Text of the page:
Gertrude frowned down at the three in her hand. There was the largest, the both of them smiling with the Rocky Mountains as the backdrop. Their honeymoon. Two smaller ones might also fit side by side - Ricard holding her hand at the zoo, the both of them at her sister's wedding. Those she might be able to look at every day. She held them both up against the space available, stretching on the tips of her toes to hold them level. Technically they fit, but the gap looked to be less than the minimum one inch she allowed. She tried holding them slightly further apart, but then the one that came up against the other pictures overlapped the shelf below it by at least 1/8th of an inch. Carefully, she set those two down and picked up the larger picture.

His smile was so... genuine. She wanted to find something in it that might predict his betrayal, but there was no crookedness of the eyebrows, no evil glint in his eyes, and no tenseness around the corners of that wide grin. He looked happy. They had both been happy. Maybe it wouldn't be so bad remembering a time when she had been happy. She lifted the picture up and centered it above the shelf with the knick-knacks along with the pencil she would mark the wall with. She could already see that it was a perfect fit for the space, even if she'd rather leave the space empty. But this would balance her life. It would show the whole truth of it. It would hold nothing back. She had been married before, and divorced, and Shayne accepted that.

The wall, it seemed, did not accept that. Maybe it was because beside Shayne's pictures there was a gap about the same size as the one she was about to fill, making the whole collection off-center. Maybe it was because the chair had uneven legs and the living room had hard-wood floors and not the more traditional carpet. Maybe it was because in that moment Shayne turned the lock in the door, arriving home from work.

Gertrude slipped off the side of the chair and fell against the knick-knacks with her cheekbone, against the bookcase with her diaphram, and finally against the floor with her back and the back of her head. There was the loud clattering of her, and of the knick-knacks, and the picture, the pencil, and even of a few books. Then there was the loud stomping of Shayne's shoes arriving next to her head. He knelt over her, fussed over her, and helped her sit up. "What were you doing?" he started to ask as the panic of her well-being wore off. Then he saw the frame that had fallen and shattered its glass around them, and his tone grew harsh. "You were putting Richard on our wall?"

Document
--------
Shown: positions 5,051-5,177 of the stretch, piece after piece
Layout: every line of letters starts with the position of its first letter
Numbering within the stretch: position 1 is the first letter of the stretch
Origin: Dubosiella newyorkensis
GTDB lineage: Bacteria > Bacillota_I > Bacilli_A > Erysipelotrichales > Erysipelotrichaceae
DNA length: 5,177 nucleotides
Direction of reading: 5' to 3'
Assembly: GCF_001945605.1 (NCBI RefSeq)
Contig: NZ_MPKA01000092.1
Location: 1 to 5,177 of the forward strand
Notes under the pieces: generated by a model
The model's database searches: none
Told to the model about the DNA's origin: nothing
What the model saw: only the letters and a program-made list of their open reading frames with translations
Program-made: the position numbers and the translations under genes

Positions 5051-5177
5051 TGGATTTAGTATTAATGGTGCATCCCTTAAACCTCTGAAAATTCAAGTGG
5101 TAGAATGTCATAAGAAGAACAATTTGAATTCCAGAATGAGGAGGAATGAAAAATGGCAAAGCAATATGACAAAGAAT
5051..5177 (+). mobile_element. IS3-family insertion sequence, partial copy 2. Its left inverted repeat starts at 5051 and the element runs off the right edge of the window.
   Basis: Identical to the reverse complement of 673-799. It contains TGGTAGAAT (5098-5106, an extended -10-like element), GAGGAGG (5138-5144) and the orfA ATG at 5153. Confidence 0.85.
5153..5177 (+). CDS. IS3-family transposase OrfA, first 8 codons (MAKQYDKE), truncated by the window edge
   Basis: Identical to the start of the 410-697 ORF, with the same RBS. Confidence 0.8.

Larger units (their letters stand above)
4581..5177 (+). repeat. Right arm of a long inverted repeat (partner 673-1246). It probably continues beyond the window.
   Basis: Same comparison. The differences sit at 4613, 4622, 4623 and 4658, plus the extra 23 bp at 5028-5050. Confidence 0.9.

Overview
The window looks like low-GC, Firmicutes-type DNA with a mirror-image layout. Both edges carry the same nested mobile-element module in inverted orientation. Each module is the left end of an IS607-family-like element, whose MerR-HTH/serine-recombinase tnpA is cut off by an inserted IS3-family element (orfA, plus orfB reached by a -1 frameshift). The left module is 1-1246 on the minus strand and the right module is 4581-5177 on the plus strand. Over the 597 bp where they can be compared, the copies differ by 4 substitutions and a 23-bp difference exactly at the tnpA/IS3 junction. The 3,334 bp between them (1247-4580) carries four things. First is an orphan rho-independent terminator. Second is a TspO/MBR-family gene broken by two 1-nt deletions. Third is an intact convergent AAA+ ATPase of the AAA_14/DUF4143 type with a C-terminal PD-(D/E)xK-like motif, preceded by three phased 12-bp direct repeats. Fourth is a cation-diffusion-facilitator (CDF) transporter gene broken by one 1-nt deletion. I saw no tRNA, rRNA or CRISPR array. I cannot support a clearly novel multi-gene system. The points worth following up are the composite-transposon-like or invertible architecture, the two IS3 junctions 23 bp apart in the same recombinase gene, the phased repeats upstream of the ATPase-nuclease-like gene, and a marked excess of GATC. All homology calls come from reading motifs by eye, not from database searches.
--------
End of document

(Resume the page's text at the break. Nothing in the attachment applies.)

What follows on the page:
Gertrude put a hand to her forehead where she was sure there was an imprint of fairy wings. Her eyes darted over the glass, over the bent pages, and over the broken glass tuplip at her feet. "I'm sorry," she whispered as her vision blurred with tears. "Forgive me." She didn't know if she meant it for the tulip, or for the picture, or for so many little things that she hadn't yet told him.

Wednesday, January 26, 2011

TNG Ep 5: The Last Outpost

The mysterious Ferengi steal a T-9 energy converter From the Federation. The Enterprise follows in pursuit, but they'd like to avoid starting a war. Both ships are then caught in a power drain above planet Gamma Tauri IV, and at first both believe that the other is draining their ship. Both send landing parties to investigate, and the landing parties battle each other until Portal appears to stop all that nonsense. Riker convinces Portal the humans aren't all bad, and not to kill the Ferengi even though they're not all that great. He also catches Portal up on the fact that the Tkon Empire were wiped out by a supernova forever ago. Portal offhandedly releases the ships just before life support gives out, the Ferengi return their stolen property, and everyone goes their separate ways.